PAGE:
How does running with a mask impact your performance?
I’ve been a long distance runner for as long as I can remember. While I love running on a treadmill, I do enjoy running outdoors. So when gyms closed and the ‘stay at home’ order was implemented in Los Angeles, I thought, “No, problem I strength indoors and I’ll get my cardio in by running outdoors.”
I’ve been running 5-7 miles outdoors, two to three times per week since March 17th. I feel I have been doing a good job keeping distance between myself and other pedestrians while I’m running outside. Recently the mayor required all Angelenos to wear face covering when they leave the house to slow the spread of COVID-19. DREAD!
Since this order was executed, I’ve decreased my time running outdoors because frankly I don’t want to wear a mask while I run. For anyone who’s done it, you’ll know how uncomfortable it is. Masked running definitely takes getting used to because you have to work harder to get the same amount of air into the lungs.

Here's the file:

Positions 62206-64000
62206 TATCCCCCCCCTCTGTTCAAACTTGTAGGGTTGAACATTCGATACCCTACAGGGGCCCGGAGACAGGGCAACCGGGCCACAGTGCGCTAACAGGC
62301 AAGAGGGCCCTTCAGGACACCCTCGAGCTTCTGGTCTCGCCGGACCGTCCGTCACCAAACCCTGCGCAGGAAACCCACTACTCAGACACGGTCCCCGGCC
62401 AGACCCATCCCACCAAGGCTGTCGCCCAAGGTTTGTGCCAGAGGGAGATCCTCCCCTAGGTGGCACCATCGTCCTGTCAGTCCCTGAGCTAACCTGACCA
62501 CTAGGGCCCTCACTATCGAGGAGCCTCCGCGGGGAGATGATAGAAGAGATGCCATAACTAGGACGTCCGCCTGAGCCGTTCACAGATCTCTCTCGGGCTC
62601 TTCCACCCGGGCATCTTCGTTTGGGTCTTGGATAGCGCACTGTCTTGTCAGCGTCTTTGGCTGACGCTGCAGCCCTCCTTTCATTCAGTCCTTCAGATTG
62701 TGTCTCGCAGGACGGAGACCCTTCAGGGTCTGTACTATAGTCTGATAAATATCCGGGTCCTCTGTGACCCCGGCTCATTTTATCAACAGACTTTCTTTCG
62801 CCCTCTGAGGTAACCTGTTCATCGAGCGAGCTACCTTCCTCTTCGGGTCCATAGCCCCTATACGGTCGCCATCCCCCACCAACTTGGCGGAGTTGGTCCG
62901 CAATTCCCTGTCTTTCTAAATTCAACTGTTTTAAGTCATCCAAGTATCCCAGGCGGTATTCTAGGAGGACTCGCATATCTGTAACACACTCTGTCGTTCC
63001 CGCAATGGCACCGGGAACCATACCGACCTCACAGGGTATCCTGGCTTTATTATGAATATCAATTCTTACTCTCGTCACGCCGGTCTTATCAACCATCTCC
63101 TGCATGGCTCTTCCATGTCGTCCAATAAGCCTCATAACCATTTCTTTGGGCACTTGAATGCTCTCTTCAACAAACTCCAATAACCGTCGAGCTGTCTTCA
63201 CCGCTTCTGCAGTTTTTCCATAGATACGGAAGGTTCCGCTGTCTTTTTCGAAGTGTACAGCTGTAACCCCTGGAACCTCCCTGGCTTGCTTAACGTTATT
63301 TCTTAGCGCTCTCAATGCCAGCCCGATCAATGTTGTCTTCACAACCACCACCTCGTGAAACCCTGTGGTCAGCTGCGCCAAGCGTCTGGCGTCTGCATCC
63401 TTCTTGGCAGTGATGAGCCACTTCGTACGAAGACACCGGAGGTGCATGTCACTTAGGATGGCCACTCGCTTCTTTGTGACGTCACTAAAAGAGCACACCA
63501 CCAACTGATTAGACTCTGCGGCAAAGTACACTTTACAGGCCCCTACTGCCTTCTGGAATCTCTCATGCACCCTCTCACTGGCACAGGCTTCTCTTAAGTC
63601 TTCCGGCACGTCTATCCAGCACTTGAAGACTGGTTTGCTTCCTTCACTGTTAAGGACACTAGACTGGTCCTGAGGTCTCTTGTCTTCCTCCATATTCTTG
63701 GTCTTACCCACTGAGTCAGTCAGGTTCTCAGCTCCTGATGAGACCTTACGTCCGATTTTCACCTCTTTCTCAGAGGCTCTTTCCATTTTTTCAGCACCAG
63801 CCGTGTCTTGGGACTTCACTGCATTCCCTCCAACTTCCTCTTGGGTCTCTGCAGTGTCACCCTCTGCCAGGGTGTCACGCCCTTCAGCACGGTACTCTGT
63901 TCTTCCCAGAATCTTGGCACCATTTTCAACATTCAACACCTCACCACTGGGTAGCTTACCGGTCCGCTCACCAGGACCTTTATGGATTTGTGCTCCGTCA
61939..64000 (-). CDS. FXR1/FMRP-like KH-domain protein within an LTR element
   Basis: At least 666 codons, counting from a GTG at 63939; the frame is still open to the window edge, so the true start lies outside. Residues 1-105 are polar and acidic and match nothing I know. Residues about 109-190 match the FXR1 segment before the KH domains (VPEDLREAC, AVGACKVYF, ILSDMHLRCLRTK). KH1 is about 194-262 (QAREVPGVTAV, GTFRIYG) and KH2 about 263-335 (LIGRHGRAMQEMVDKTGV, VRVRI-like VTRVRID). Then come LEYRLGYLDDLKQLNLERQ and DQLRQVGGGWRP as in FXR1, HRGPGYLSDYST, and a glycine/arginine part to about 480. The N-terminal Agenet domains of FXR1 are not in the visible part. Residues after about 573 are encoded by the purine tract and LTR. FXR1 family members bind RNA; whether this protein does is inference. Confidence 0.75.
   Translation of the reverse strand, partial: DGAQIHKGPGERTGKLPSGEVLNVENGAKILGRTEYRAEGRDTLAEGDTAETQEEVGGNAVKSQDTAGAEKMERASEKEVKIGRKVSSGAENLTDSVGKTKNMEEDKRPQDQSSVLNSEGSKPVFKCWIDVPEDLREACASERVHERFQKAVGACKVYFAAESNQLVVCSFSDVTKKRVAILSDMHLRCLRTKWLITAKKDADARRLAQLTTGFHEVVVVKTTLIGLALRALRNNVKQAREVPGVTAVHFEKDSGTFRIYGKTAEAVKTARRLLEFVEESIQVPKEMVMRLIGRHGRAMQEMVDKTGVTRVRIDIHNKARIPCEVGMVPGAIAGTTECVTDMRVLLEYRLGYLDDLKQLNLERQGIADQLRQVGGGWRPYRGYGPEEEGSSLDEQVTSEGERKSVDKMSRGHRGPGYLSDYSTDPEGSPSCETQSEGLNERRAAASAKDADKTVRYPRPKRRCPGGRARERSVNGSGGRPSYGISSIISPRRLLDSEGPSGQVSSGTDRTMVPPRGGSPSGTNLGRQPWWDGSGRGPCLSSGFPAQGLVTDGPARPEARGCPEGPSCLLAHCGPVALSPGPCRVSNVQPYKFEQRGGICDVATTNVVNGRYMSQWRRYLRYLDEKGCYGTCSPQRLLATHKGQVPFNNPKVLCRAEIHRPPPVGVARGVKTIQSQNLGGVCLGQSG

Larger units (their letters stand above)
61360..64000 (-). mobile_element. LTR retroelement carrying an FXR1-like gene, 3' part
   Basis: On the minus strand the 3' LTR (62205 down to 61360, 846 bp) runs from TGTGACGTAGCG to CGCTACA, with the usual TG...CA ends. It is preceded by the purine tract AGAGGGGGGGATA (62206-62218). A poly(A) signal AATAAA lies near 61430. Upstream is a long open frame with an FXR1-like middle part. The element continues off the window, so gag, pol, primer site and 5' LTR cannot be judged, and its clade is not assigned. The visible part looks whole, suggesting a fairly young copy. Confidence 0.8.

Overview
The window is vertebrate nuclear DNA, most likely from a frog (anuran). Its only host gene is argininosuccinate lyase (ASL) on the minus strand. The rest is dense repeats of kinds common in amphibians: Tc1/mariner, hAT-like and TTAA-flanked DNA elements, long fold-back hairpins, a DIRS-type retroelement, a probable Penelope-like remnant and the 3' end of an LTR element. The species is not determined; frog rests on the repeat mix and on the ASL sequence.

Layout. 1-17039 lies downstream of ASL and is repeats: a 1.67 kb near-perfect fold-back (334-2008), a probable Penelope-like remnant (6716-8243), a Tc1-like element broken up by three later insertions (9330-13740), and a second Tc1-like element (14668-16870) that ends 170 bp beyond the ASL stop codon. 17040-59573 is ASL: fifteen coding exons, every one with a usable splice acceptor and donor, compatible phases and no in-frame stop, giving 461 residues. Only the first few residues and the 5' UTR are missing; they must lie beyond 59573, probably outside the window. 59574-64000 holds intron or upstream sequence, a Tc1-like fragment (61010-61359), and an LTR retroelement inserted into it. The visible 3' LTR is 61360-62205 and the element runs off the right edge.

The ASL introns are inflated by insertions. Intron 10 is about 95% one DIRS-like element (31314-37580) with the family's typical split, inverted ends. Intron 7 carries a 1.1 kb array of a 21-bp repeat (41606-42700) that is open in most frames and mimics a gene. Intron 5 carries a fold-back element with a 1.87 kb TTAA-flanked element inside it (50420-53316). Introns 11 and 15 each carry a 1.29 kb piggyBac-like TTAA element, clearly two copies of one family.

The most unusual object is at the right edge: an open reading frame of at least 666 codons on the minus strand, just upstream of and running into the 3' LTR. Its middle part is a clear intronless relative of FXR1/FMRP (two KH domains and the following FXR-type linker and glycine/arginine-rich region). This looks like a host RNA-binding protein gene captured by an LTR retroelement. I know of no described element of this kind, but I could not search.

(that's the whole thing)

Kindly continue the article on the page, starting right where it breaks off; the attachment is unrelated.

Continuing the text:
But running with a mask on is not a new phenomenon. Elevation training masks have long claimed to improve lung capacity and oxygen efficiency by simulating high-altitude conditions. In fact, running with a cloth face covering may have its benefits. Since your lungs have to work harder to get the same amount of air they are used, overtime this effort could strengthen your lungs and diaphragm giving your respiratory system a boost.
“I hate that my mask gets damp when I run.” Yea, this sucks doesn’t it. What you can do is try nasal breathing as it expels less droplets than mouth breathing, which could keep your mouth drier. And bonus – your nasal pathways are designed to filter allergens and foregin bodies out of the air before they reach the lungs.
Nasal breathing takes some getting used to, and can become challenging as your intensity increases. If you are a serious runner, dedicated to your running routine, try practicing nasal breathing throughout the day and not just on runs so you can get used to the feeling. This way you’ll begin to condition the lungs for what they will experience during exercise.